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Craft beer rebellion as brewers rise up

A new generation of craft rebels who want to circumvent the Thailand’s strict beer laws are responding to demand by selling via social media.

Thailand’s repressive beer laws are spawning rebels after a growing community of almost 200 homebrewers have reportedly started offering their beers via Facebook as a way to reach their audience while staying under the radar of law enforcement.

According to reports, big beer brands enjoy a dominance ensured by the government, and by laws that prevent “small homegrown operators from entering the fray.”

As such, beer operations in Thailand are dominated by big producers such as Thai Beverage, which produces Chang beer, and Boon Rawd Brewery, which produces Singha and Leo. Indeed, big beer companies control 90% to 95% of the country’s domestic beer market.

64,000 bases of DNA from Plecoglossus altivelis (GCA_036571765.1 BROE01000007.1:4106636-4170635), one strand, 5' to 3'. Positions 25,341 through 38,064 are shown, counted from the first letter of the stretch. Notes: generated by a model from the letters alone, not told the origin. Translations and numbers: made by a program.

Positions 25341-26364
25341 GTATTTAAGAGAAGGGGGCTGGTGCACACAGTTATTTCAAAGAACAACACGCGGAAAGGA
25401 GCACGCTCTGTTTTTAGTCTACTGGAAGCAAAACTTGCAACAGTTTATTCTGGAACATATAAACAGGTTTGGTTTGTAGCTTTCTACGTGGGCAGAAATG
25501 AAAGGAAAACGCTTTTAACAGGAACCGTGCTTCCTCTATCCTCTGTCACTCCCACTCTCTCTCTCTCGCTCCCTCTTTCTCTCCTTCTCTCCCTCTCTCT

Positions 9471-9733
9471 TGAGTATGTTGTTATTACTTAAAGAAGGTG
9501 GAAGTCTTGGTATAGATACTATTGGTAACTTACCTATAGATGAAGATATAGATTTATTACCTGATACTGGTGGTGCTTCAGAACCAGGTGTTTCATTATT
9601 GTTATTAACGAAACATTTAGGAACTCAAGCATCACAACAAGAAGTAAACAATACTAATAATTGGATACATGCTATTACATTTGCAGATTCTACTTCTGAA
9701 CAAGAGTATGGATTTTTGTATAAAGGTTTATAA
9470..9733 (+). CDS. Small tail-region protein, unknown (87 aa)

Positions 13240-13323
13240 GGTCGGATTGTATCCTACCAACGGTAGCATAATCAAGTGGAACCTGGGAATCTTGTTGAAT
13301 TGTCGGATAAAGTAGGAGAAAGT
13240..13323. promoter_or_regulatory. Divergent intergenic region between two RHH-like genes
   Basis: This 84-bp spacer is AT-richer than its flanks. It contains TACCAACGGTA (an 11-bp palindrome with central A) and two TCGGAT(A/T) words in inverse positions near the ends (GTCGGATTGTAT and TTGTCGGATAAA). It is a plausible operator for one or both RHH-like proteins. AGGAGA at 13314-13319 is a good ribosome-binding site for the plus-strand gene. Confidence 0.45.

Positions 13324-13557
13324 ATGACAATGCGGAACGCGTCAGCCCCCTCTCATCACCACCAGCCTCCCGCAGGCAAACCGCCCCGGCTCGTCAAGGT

Thai laws reportedly stipulate that new breweries must have about US$300,000 in upfront capital – a sum that has made it almost impossible for startup breweries to emerge in Thailand.

Additionally, Thailand’s regulations demand that beer manufacturers must have a minimum production capability output of 10 million litres per year – equal to approximately 30,000 bottles of beer – a move that, according to reports, has prevented microbrewers from entering the market.

Despite Thailand imposing the highest importation of beer in Southeast Asia (300-400%), craft beer is in high demand within the country and the trend continues despite availability, pushing more and more craft brewers to find new albeit illegal means to sell their brews to their target audience.

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